Science and industry will come together in Amsterdam in 2016 for the four-yearly conference of the ISMS (International Society for Mushroom Science) on fungi which produce edible mushrooms. How can growers and the industry use the results of global research into these organisms? “In more ways than you would initially expect,” says co-organiser Anton Sonnenberg of Wageningen UR.
A combination of characteristics make fungi and mushrooms very interesting, according to scientist Anton Sonnenberg of Wageningen UR. “Edible mushrooms contain few calories and lots of very valuable vitamins and minerals. Many people enjoy the flavour as well, making them a popular addition to our meals. It is less well-known that fungi and mushrooms have more applications than in the food chain alone. During the ISMS conference we also look at other markets such as pharmaceuticals and construction.”
Packaging and building materials from fungi
An American company is already producing fully compostable packaging based on fungi that also produce edible mushrooms, for instance, and the Far East has long since embraced the mushroom as a medicinal substance which stimulates the immune system, among other things. Meanwhile, architects are experimenting with fungi as a resource for biobased building materials. “We need alternative resources for products that are now being produced with petroleum. Fungi could be a very interesting option.”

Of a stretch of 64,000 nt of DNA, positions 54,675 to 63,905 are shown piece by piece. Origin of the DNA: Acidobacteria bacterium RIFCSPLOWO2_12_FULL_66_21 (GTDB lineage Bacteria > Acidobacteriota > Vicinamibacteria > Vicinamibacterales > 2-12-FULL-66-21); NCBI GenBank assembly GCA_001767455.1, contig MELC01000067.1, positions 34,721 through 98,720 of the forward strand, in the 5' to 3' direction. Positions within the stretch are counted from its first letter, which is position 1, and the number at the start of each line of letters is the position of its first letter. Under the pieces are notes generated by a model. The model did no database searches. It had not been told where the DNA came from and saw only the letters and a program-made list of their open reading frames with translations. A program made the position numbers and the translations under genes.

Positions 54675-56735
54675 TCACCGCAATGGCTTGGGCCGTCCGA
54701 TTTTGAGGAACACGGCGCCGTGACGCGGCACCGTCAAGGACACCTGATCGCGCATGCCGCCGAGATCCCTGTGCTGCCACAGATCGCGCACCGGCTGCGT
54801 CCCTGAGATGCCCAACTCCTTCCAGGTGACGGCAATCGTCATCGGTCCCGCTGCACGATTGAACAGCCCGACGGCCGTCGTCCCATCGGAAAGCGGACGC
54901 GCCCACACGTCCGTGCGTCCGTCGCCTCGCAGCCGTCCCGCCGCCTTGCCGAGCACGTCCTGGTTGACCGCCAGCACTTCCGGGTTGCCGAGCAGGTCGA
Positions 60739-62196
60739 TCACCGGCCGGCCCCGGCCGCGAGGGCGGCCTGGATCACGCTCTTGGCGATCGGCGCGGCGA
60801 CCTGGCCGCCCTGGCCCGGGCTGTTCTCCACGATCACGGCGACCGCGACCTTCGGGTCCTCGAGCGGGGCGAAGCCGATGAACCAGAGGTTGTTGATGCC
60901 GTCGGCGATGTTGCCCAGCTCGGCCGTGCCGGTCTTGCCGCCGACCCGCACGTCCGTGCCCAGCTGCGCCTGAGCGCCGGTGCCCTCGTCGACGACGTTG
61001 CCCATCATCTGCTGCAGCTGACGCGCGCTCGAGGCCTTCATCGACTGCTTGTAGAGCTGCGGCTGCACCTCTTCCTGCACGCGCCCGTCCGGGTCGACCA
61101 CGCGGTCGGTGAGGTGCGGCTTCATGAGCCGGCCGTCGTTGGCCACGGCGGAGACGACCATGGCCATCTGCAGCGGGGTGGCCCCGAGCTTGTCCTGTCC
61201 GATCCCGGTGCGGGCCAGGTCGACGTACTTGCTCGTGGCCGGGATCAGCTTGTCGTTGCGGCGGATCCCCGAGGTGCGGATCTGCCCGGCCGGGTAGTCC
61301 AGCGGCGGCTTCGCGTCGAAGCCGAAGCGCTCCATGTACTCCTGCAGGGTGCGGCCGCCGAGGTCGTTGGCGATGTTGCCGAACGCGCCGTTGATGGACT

Fungi in the biobased economy
An interesting detail, according to Sonnenberg, is that fungi are the reason why the supply of oil and gas is finite. “Fungi started completely breaking down plant remains some 300 million years ago. As a result, the supply of fossil fuel has only been supplemented up to a certain extent since then. This is a characteristic which could be very useful now, as these fungi are the only organisms that can break down the lignin substance in plant cell walls, which is very difficult to do. This makes fungi very practical in making residual flows from agriculture and wood production applicable for the biobased economy. In Wageningen we are already using fungi to remove lignin from biomass. The remaining cellulose can then be used as a raw material for products such as animal feed. By using the residual flows, less agricultural land will be required to produce animal feed in the long term. Some 40 per cent of all land is currently being used for this purpose.”
ISMS2016 from 29 May to 2 June 2016
Sonnenberg expects a varied group of interested people to attend the conference of the ISMS (International Society for Mushroom Science) from 29 May to 2 June 2016. “It is stimulating for growers and breeders, as well as for producers of materials, food products, and pharmaceuticals. I recommend everyone who wants to learn more about the applications and market opportunities to join us in Amsterdam next year.”